Symmetric function

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In mathematics, the term "symmetric function" can mean two different concepts.

A symmetric function of n variables is one whose value at any n-tuple of arguments is the same as its value at any permutation of that n-tuple. While this notion can apply to any type of function whose n arguments live in the same set, it is most often used for polynomial functions, in which case these are the functions given by symmetric polynomials. There is very little systematic theory of symmetric non-polynomial functions of n variables, so this sense is little-used, except as a general definition.

In algebra and in particular in algebraic combinatorics, the term "symmetric function" is often used instead to refer to elements of the ring of symmetric functions, where that ring is a specific limit of the rings of symmetric polynomials in n indeterminates, as n goes to infinity. This ring serves as universal structure in which relations between symmetric polynomials can be expressed in a way independent of the number n of indeterminates (but its elements are neither polynomials nor functions). Among other things, this ring plays an important role in the representation theory of the symmetric groups.

For these specific uses, see the corresponding articles; the remainder of this article addresses general properties of symmetric functions in n variables.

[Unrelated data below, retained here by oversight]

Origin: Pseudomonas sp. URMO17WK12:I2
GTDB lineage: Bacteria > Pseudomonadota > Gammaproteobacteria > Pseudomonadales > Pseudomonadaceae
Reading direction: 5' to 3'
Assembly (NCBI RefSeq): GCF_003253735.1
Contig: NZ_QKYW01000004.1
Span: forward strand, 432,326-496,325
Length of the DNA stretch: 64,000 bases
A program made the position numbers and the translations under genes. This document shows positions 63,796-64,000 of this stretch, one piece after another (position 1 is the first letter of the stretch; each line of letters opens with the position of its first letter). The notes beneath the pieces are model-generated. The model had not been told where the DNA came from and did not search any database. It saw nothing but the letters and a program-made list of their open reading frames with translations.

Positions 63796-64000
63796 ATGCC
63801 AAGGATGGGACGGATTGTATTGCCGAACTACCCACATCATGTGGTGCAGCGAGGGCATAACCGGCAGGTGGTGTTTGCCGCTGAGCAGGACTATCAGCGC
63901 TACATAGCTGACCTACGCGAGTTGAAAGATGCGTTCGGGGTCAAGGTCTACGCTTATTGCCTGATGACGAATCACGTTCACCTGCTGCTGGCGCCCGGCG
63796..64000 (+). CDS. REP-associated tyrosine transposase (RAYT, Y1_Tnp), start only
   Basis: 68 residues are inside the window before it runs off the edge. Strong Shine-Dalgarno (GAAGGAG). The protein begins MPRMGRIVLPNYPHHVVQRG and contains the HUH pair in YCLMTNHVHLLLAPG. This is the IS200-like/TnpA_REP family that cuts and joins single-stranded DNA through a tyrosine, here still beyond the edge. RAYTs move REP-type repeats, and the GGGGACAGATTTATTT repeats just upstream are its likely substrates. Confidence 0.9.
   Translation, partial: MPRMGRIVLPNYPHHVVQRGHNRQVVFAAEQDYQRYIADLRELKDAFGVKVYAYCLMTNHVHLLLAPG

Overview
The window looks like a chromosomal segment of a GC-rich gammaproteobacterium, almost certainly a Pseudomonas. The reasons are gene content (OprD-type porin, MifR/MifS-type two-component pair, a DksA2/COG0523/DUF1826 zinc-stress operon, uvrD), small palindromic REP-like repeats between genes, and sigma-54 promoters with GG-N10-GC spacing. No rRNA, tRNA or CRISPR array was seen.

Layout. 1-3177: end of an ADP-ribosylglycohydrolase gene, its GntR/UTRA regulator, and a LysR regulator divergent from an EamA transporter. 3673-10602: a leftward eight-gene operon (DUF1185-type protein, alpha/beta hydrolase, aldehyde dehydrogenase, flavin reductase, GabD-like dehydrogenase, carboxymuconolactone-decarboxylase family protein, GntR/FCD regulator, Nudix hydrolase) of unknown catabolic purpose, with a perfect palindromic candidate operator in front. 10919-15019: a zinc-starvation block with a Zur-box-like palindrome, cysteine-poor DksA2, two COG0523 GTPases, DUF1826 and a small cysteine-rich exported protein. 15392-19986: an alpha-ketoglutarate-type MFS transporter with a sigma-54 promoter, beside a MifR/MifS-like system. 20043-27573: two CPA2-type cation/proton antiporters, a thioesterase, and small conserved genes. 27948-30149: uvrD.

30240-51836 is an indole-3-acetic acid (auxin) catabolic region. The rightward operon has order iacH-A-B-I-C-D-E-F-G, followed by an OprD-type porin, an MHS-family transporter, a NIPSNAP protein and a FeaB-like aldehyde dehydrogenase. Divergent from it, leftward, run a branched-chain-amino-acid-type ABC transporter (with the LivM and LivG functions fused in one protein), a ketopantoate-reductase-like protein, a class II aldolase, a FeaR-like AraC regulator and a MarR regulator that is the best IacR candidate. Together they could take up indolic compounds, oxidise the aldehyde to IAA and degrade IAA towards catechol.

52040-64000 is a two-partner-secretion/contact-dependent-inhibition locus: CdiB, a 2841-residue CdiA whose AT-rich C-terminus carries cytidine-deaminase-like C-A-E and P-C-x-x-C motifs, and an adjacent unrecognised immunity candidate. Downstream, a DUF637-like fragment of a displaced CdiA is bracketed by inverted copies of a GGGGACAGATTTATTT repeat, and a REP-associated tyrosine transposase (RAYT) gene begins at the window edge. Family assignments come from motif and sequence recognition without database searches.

Symmetrization[edit]

Main article: Symmetrization

Given any function f in n variables with values in an abelian group, a symmetric function can be constructed by summing values of f over all permutations of the arguments. Similarly, an anti-symmetric function can be constructed by summing over even permutations and subtracting the sum over odd permutations. These operations are of course not invertible, and could well result in a function that is identically zero for nontrivial functions f. The only general case where f can be recovered if both its symmetrization and anti-symmetrization are known is when n = 2 and the abelian group admits a division by 2 (inverse of doubling); then f is equal to half the sum of its symmetrization and its anti-symmetrization.

Examples[edit]

  • Consider the real function
f(x_1,x_2,x_3)=(x-x_1)(x-x_2)(x-x_3)
By definition, a symmetric function with n variables has the property that
f(x_1,x_2,...,x_n)=f(x_2,x_1,...,x_n)=f(x_3,x_1,...,x_n,x_{n-1}) etc.
In general, the function remains the same for every permutation of its variables. This means that, in this case,
 (x-x_1)(x-x_2)(x-x_3)=(x-x_2)(x-x_1)(x-x_3)=(x-x_3)(x-x_1)(x-x_2)
and so on, for all permutations of x_1,x_2,x_3
  • Consider the function
f(x,y)=x^2+y^2-r^2
If x and y are interchanged the function becomes
f(y,x)=y^2+x^2-r^2
which yields gives exactly the same results as the original f(x,y).
  • Consider now the function
f(x,y)=ax^2+by^2-r^2
If x and y are interchanged, the function becomes
f(y,x)=ay^2+bx^2-r^2.
This function is obviously not the same as the original if ab, which makes it non-symmetric.

Applications[edit]

U-statistics[edit]

Main article: U-statistic

In statistics, an n-sample statistic (a function in n variables) that is obtained by bootstrapping symmetrization of a k-sample statistic, yielding a symmetric function in n variables, is called a U-statistic. Examples include the sample mean and sample variance.

See also[edit]